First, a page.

Bobbio, Abbey of

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Founded by Irish monks, a well-known Benedictine center in the diocese of the same name, Province of Pavia, northern Italy, located on the Trebbia River. St. columban, exiled from luxeuil, crossed the Alps and founded the abbey with several of his companions. The community was organized under the Rule of St. Columban; it adopted a part of the Benedictine observance in 643, but not until the 10th century did the benedictine rule replace that of the founder. The monastery, soon dedicated to Columban, enjoyed the favor of the Lombard King Agilulf, even though it took a leading part in the struggle against arianism in northern Italy. Columban was followed by other outstanding abbots who strengthened the spiritual and temporal resources of Bobbio, especially athala, bertulf, and Bobolenus (d.652). Bobbio was the first monastery to be granted papal exemption (628), and the abbots were given pontifical rights in 643. Emperors from charlemagne to freder ick i barbarossa made liberal grants of land and revenues to the community, and abbots such as wala and Gerbert of Aurillac (the future Pope sylvester ii) were important figures in their time. In 1014 Emperor henry ii, on the occasion of his own coronation in Rome, persuaded Pope benedict viii to create Bobbio an episcopal see, and Abbot Petroaldus (d. 1027) became first bishop; for some time his successors were chosen from among the monks and continued to reside in the abbey. The next few centuries saw a gradual decline in the spiritual and intellectual work of the abbey as conflicts arose between the bishops and the monks over jurisdiction. The abbey was a part of the congregation of St. Justina from 1449 until it was seized and secularized by the French army in 1803. What remains of the monastery buildings is used as a school, and the abbey church, with the tomb of Columban, now serves the local parish. The bishopric of Bobbio, also suppressed in 1803, was reestablished by pius vii in 1817, and St. Anthony gianelli held the see from 1838 to 1846. In 1965 the diocese had about 25,000 Catholics in 70 parishes. It is suffragan to Genoa.

In the early Middle Ages the abbey was especially well known for its library. Columban brought the traditions of Irish scholarship with him when he came to northern Italy, and later abbots encouraged studies and acquired books. In the middle of the 8th century the learned dungal left his library, including the Antiphonary of Bangor, to the abbey, and a 10th-century catalogue [ed. L. Muratori, Antiquitates italicae (Milan 1740) 3:817824] shows the broad scope of the library's holdings. It was such libraries as that at Bobbio that preserved much of classical literature during the so-called dark ages. The Bobbio Missal was produced in the monastic scriptorium in the early 10th century. A great number of the library's books were lost in the 17th and again in the 19th century, although some can still be found in the Ambrosian Library at Milan, the vatican library, and the National Library at Turin.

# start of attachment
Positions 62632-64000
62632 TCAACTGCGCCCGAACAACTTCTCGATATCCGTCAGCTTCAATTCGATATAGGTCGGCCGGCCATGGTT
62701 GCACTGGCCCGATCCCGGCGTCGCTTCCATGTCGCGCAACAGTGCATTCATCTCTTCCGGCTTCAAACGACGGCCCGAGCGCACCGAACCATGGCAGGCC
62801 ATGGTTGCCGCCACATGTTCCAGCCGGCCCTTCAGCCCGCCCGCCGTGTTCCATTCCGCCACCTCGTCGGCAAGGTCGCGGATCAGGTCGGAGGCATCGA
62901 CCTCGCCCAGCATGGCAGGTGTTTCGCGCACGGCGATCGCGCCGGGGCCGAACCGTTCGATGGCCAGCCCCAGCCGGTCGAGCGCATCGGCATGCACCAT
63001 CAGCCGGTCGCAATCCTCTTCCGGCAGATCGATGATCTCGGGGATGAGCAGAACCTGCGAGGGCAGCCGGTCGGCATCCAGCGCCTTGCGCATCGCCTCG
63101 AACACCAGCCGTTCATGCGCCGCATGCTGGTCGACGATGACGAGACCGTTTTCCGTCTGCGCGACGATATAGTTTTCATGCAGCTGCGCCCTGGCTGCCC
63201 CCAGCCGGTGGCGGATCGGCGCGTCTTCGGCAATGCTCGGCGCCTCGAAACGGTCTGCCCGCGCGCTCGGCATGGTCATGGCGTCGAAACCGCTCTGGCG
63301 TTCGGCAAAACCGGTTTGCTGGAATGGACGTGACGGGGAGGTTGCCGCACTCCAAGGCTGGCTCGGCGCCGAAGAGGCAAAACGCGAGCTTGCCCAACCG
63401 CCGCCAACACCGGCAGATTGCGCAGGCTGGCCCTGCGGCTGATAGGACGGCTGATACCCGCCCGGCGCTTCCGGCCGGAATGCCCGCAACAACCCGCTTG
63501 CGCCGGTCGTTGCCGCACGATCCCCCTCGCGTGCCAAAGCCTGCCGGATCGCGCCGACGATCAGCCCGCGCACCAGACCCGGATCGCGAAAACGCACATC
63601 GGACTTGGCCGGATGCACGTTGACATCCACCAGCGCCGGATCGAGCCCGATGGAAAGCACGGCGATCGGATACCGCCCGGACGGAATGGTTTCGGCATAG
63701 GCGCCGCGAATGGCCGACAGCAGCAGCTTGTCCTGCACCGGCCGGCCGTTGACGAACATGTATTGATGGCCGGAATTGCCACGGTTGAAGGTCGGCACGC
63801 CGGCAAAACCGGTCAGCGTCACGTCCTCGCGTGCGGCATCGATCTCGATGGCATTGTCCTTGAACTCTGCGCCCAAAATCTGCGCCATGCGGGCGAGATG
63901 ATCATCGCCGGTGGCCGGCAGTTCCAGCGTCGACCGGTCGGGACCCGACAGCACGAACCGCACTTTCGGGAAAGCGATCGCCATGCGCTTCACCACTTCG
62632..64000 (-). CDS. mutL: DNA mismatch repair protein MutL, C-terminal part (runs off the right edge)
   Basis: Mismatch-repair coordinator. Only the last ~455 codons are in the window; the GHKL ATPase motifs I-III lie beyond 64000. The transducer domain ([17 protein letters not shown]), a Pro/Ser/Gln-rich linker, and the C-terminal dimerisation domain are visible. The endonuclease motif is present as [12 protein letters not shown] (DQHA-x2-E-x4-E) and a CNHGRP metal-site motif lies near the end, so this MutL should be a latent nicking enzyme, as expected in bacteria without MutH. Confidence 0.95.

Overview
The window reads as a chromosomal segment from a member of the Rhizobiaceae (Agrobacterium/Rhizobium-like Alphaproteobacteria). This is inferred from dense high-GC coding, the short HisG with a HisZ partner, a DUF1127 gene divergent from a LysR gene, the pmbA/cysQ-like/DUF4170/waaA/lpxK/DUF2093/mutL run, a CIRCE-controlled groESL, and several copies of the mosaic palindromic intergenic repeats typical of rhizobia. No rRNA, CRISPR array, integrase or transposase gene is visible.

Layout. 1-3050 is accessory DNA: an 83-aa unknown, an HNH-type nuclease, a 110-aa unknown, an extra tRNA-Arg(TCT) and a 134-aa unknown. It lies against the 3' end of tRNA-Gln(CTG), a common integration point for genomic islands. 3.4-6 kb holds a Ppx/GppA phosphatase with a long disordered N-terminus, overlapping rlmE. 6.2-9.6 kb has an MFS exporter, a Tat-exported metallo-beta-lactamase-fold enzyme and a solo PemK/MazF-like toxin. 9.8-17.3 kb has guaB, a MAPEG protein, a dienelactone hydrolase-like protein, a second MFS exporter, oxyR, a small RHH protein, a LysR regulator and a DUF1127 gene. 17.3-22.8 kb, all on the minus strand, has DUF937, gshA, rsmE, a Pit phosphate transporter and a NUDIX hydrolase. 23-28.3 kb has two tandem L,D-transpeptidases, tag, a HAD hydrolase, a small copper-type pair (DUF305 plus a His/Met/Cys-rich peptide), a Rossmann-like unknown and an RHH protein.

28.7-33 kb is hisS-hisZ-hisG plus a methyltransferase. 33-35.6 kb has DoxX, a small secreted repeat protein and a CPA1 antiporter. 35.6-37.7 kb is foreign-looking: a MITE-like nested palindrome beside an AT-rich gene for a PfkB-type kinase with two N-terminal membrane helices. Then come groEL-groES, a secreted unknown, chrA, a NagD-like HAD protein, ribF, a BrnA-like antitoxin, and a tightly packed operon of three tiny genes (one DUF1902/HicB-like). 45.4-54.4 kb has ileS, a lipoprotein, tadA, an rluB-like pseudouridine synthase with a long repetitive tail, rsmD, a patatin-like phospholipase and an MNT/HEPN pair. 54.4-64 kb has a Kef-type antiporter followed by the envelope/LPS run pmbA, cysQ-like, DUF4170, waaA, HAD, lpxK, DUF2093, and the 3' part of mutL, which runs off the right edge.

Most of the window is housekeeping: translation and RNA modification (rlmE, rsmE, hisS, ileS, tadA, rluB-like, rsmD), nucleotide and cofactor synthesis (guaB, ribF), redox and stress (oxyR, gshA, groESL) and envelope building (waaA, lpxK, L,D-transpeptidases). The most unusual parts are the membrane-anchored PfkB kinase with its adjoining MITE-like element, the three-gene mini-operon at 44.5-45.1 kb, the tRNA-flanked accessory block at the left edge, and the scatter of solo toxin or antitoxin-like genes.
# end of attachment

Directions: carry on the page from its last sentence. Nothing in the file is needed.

Bibliography: Sources. c. cipolla, ed., Codice diplomatico del monastero di S. Colombano di Bobbio , 3 v. (Rome 1918). g. s. m. walker, ed., S. Columbani opera (Scriptores Latini Hiberniae 2; Dublin 1957). Literature. l. h. cottineau, Répertoire topobibliographique des abbayes et prieurés, 2 v. (Mâcon 193539) 1:400402. a. wilmart, Dictionnaire d'archéologie chrétienne et de liturgie, ed. f. cabrol, h. leclercq, and h. i. marrou, 15 v. (Paris 190753) 2:935962. f. bonnard, Dictionnaire d'histoire et de géographie ecclésiastiques, ed. a. baudrillart et al. (Paris 1912) 9:275284. p. verrua, Bibliografia bobbiese (Piacenza 1936). p. collura, Studi paleografici: La precarolina e la carolina a Bobbio (Milan 1943); San Colombano e la sua opera in Italia (Bobbio 1953). g. penco, "Sull' influsso Bobbiese in Liguria," Benedictina 9 (1955) 175181; Storia del monachesimo in Italia dalle origini alla fine del medio evo (Rome 1960), passim, but esp. 100110. Annuario Pontifico (1965) 67.

[b. j. comaskey]